Another Customs-Related Qui Tam Action

We are writing to let you know about a second settlement stemming from a False Claims Action (FCA) case that we brought to your attention back in 2013.

If you recall, the U.S. Department of Justice (DOJ) announced in November 2013 that an Ohio-based company had agreed to pay $1.1 million to resolve allegations that it intentionally filed false customs declarations to avoid the payment of antidumping duties (ADD) and countervailing duties (CVD) on Chinese-origin aluminum extrusions.  In that announcement, DOJ named 4 other companies and 2 individuals against which it was pursuing claims for similar violations.

Last week, DOJ announced that 3 of the 4 companies named in its November 2013 announcement had agreed to pay more than $3 million to resolve allegations that they made false declarations to U.S. Customs to avoid paying ADD and CVD on Chinese-origin aluminum extrusions (the defendants agreed to pay $2,300,000, $650,000 and $100,000 respectively).  As with the Ohio-based company, the 3 defendants were alleged to have transshipped Chinese-origin extrusions through Malaysia to hide the true country of origin (China) and to avoid the payment of ADD and CVD upon importation into the United States.  A copy of DOJ’s press release can be found here.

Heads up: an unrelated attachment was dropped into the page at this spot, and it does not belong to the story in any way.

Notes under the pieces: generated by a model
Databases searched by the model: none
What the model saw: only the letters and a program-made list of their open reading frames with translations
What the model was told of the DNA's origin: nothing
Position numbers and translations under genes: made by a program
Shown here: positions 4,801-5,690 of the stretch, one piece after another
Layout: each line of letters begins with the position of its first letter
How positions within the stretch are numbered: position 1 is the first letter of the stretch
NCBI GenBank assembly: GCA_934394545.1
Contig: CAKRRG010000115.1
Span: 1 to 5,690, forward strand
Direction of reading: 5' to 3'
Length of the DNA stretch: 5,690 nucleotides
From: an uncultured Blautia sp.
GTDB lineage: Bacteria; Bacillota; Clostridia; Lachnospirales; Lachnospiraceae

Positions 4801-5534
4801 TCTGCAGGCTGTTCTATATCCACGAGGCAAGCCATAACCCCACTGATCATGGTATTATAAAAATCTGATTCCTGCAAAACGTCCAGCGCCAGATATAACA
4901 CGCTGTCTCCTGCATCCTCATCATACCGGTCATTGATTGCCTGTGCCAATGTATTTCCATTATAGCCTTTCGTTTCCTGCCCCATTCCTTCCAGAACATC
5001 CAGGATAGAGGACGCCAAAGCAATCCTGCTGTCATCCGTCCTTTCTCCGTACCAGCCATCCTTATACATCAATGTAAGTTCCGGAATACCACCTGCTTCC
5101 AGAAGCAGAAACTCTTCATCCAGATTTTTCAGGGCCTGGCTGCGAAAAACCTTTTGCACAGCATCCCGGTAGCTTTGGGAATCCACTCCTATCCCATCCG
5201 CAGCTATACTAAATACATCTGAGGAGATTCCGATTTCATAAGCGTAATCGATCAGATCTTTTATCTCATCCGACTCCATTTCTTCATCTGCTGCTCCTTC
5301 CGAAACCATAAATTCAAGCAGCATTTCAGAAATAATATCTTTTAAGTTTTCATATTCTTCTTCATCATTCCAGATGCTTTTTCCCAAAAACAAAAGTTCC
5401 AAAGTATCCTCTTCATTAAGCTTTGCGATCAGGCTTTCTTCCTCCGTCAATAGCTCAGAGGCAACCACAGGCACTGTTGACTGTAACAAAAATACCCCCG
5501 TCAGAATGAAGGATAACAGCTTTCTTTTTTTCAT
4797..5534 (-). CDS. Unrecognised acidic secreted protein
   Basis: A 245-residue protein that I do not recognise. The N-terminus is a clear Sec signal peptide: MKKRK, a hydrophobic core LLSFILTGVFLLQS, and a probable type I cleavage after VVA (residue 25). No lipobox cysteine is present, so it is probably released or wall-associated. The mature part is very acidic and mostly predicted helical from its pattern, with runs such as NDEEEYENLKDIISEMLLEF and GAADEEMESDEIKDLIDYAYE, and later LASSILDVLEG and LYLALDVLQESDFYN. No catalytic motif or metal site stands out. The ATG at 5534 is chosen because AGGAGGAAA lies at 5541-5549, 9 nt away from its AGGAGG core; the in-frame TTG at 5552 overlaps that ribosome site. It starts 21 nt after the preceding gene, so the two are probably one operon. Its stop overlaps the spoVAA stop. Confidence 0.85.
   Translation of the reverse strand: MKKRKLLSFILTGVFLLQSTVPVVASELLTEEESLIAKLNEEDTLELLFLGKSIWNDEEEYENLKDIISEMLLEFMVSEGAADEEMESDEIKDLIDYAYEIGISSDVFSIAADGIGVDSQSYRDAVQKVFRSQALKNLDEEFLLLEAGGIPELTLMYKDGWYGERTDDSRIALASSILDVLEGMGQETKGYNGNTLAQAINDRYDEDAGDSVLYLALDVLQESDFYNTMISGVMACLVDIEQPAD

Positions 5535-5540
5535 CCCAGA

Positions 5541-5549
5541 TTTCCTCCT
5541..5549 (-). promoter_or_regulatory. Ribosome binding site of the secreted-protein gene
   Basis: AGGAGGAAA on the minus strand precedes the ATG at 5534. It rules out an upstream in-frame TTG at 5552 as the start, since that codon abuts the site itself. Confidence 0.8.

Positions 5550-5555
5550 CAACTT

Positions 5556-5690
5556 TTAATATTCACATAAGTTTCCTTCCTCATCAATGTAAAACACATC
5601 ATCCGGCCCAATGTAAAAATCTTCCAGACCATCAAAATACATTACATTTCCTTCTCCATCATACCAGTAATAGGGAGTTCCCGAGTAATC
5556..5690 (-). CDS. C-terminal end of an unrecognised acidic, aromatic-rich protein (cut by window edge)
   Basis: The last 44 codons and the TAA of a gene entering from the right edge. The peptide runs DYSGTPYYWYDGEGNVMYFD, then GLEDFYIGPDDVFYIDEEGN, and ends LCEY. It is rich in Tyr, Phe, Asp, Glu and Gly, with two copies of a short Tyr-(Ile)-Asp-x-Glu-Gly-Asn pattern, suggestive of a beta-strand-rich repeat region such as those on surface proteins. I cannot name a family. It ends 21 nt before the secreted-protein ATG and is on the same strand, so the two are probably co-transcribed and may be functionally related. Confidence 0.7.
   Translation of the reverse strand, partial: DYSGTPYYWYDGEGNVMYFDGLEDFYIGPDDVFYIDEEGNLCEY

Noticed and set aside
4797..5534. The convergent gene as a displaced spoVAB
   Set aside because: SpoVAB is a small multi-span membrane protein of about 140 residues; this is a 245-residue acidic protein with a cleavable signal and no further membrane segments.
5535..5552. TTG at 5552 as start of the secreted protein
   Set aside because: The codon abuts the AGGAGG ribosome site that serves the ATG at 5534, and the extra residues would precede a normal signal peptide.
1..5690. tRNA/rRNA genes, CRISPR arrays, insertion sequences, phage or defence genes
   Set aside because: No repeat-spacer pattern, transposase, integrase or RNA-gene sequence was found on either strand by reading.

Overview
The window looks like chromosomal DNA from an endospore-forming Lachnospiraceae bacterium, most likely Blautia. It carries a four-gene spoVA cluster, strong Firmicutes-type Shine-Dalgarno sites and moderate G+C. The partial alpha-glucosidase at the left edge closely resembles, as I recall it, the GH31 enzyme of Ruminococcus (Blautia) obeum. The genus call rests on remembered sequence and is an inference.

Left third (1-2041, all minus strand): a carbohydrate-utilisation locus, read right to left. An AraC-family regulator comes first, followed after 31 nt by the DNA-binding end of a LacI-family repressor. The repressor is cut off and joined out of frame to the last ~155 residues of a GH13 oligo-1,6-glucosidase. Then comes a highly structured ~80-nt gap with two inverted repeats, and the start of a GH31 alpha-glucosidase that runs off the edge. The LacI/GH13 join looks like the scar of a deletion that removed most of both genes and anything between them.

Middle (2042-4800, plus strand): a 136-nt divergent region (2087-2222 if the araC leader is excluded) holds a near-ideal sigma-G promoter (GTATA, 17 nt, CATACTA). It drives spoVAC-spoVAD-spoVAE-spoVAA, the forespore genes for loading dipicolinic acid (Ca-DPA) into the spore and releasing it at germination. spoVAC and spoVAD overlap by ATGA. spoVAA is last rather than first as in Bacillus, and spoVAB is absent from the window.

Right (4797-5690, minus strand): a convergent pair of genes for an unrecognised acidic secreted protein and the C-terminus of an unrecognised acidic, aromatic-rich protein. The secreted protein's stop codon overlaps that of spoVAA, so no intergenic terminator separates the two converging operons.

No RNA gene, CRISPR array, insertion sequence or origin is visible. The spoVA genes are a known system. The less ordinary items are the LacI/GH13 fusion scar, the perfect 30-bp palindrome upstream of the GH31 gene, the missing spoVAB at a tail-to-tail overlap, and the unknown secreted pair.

There are a few key take-a-ways from this case.

First, this settlement further underscores the government’s commitment to prosecute duty evasion (particularly, once it is brought to their attention). In announcing this settlement, U.S. Attorney A. Lee Bentley III reiterated that “importers who used fraud to avoid paying [ADD and CVD] duties gain an unfair business advantage over competitors who abide by the rules.”   Commissioner R. Gil Kerlikowske echoed the U.S. Attorney’s statements by reiterating that U.S. Customs works diligently with DOJ to “aggressively pursue duty evasion.”

Second, and notwithstanding the foregoing, the government seems willing to settle these cases for a lot less than they otherwise could.  This case appears to have involved fraud/intentional acts.  The civil liability for such acts alone would be likely be several times the agreed-up settlement amounts.

Finally, given the fact that the underlying complaint was originally filed back in April 2011 (i.e., nearly 4 years ago), companies named in FCA complaints (or otherwise subject to FCA investigations) can face years of lengthy, expensive and exhausting litigation.

Given the increasing number of these qui tam cases, all companies should review their internal controls (and processes for reporting issues of non-compliance with such controls) to ensure they are working effectively.  We have significant experience advising companies on how to test and improve trade-related internal controls in a cost-effective manner and would be happy to discuss that experience with you.

We hope this is helpful.  If you have any questions, or would like to discuss these issues further, please let us know.

Best regards,

Ted

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